2.  Scissors.  Large shears for cutting the socks and a pair of small scissors for cutting the thread.

THREAD:
 a spool of white thread to use on the body, a spool of black thread (both of these can be all purpose thread, even cheap polyester thread. 

Button twist thread in white.  This is used in construction .  You can also take four strands of all purpose thread to achieve the same result.  Some Dental flosses will work.

Yarn:  Regular size Yarn How much.  It is according to how you style the hair.  On the sock doll I used embroidery floss.  On the mini me doll I used yarn.  The instructions for making hair on wiki dolls are good for making a wig for your doll.  (you need some yarn or embroidery floss for the pompom on the hat.  or you can buy pompoms at the craft stores.)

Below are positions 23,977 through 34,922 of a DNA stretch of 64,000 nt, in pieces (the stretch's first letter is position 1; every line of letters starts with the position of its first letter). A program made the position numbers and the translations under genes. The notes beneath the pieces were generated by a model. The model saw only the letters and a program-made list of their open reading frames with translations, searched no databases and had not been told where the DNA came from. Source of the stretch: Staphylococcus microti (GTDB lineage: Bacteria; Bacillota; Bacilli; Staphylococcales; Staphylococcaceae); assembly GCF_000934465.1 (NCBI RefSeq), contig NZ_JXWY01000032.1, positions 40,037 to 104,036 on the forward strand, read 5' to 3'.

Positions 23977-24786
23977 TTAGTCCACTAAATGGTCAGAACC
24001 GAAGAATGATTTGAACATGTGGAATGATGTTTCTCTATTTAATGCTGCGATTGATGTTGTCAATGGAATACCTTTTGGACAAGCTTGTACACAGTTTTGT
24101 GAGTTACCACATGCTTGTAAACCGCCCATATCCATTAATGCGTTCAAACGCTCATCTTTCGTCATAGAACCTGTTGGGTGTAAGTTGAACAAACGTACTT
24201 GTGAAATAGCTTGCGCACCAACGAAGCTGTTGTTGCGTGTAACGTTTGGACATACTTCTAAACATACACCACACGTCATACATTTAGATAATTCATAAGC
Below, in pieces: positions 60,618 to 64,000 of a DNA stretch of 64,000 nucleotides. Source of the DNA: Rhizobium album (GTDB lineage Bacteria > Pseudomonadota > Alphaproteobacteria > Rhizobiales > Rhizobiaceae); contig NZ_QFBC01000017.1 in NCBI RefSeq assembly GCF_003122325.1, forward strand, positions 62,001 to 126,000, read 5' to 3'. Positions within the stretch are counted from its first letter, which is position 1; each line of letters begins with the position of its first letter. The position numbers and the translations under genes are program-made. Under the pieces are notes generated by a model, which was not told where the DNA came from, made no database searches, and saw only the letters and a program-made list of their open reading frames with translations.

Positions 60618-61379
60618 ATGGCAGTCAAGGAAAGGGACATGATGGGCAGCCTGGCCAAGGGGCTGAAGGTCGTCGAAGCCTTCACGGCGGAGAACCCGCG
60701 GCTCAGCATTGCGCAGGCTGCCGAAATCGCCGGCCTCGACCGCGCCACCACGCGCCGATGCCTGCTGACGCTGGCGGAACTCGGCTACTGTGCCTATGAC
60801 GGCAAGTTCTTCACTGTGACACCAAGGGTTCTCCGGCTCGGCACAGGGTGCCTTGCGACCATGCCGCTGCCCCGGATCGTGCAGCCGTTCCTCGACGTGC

SOCKS:  I mentioned you can use worn socks.  For the above doll I am using socks from Dollar Tree.  They are $1.00 a pair.  The ones on the right are the perfect ones.  They are extremely soft and are easy to hand sew.  They are a diabetic sock which comes 3 lengths (crew, short top and dress length tops)   and two sizes (10-13 and 9-12).  You will need three matching socks.  Two pair will be needed (if you buy 3 pair you can make two dolls.)  If your child has a friend you can surprise both of them with twins.

When using these socks you will have the tops left over.  I have at least One project you can use one top for.  Your 18" doll can have a ski cap from the cuff.  The hat is made from one cuff and a a homemade embroidery floss pompom.

If you would like to make a sock hat and sweater like my sock doll has you will need to also buy 2 pairs of socks adult short cuff socks.  I bought the black  diabetic socks from Dollar Tree.  You will only be using the cuffs on these.
                                                                                          THE DENIM SKIRT: